Wrong Equipment Cited in Drowning Investigation

The Transportation Safety Board of Canada's investigation found that the third officer used a rope ladder to read the seaward draft marks in the middle of the vessel. When resting flat against the vessel's hull, this ladder leaves little room for hand and foot holds, making it unsuitable for this task, and the rope ladder was rigged to the guardrail in such a way that there was no safe way to access the ladder from the deck.

The Transportation Safety Board of Canada released its investigation report Nov. 2 into a drowning that occurred in Quebec last year. The board found that unsuitable equipment and inadequate work procedures on the general cargo vessel Amazoneborg led to a crew member falling overboard and subsequently losing his life.

The cargo vessel was docked on Sept. 29, 2017, in the Port of Trois-Rivières, Quebec. The third officer was assigned to take the vessel's draft measurements as part of routine cargo operations. Some time after going to read the draft marks amidships on the seaward side, the third officer was reported missing. Search and rescue authorities conducted a search of the area without success. The third officer's body was found eight days later near Champlain, Quebec.

According to the board, the investigation found that the third officer used a rope ladder to read the seaward draft marks in the middle of the vessel. When resting flat against the vessel's hull, this ladder leaves little room for hand and foot holds, making it unsuitable for this task, and the rope ladder was rigged to the guardrail in such a way that there was no safe way to access the ladder from the deck. The third officer may have fallen while climbing over the vessel's guardrail to use the ladder or while using the ladder.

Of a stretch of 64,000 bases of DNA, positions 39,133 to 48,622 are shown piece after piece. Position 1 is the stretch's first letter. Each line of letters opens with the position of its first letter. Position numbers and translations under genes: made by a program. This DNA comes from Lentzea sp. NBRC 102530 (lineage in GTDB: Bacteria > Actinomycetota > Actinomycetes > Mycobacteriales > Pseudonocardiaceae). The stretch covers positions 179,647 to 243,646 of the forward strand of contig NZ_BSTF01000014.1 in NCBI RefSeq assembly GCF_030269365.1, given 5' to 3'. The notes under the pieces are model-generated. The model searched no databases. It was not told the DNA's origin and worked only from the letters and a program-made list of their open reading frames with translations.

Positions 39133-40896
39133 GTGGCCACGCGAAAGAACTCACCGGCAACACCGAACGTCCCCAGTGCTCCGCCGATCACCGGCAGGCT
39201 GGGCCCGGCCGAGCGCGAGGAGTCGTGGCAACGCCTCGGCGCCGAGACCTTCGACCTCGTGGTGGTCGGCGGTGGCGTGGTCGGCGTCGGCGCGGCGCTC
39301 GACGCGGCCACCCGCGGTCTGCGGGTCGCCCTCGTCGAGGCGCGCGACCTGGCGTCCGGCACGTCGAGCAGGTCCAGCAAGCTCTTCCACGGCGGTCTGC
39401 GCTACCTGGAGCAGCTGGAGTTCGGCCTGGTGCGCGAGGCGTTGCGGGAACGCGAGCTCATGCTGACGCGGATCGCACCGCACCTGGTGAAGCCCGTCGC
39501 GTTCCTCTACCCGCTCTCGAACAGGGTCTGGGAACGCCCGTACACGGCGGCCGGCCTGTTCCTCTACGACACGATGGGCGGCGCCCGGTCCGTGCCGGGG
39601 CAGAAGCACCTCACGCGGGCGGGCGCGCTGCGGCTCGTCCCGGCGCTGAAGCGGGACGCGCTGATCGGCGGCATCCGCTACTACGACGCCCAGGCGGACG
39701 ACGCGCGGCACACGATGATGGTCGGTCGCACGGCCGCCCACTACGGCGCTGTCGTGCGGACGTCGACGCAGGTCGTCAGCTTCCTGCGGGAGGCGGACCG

"While a permit was required to work overboard on the vessel, there were no instructions or procedures for taking draft measurements in the company or vessel manuals. The investigation found that no one was aware of the third officer's actions, no fall protection system or personal flotation device was used, and no one was present to initiate emergency response when the third officer went overboard," the board reported. "If routine tasks are not addressed in the shipboard operating procedures, there is a risk that these tasks will not be conducted safely and that unsafe practices will persist, endangering the lives of crewmembers."

After the death, the vessel's operator discontinued the use of rope ladders and replaced them with embarkation ladders. Use of a fall protection system and a personal flotation device and the presence of second crew member with access to lifebuoys and a communication system are now required for working overboard. The company also explained the various methods available for taking draft measurements to its crews.

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    July/August 2019

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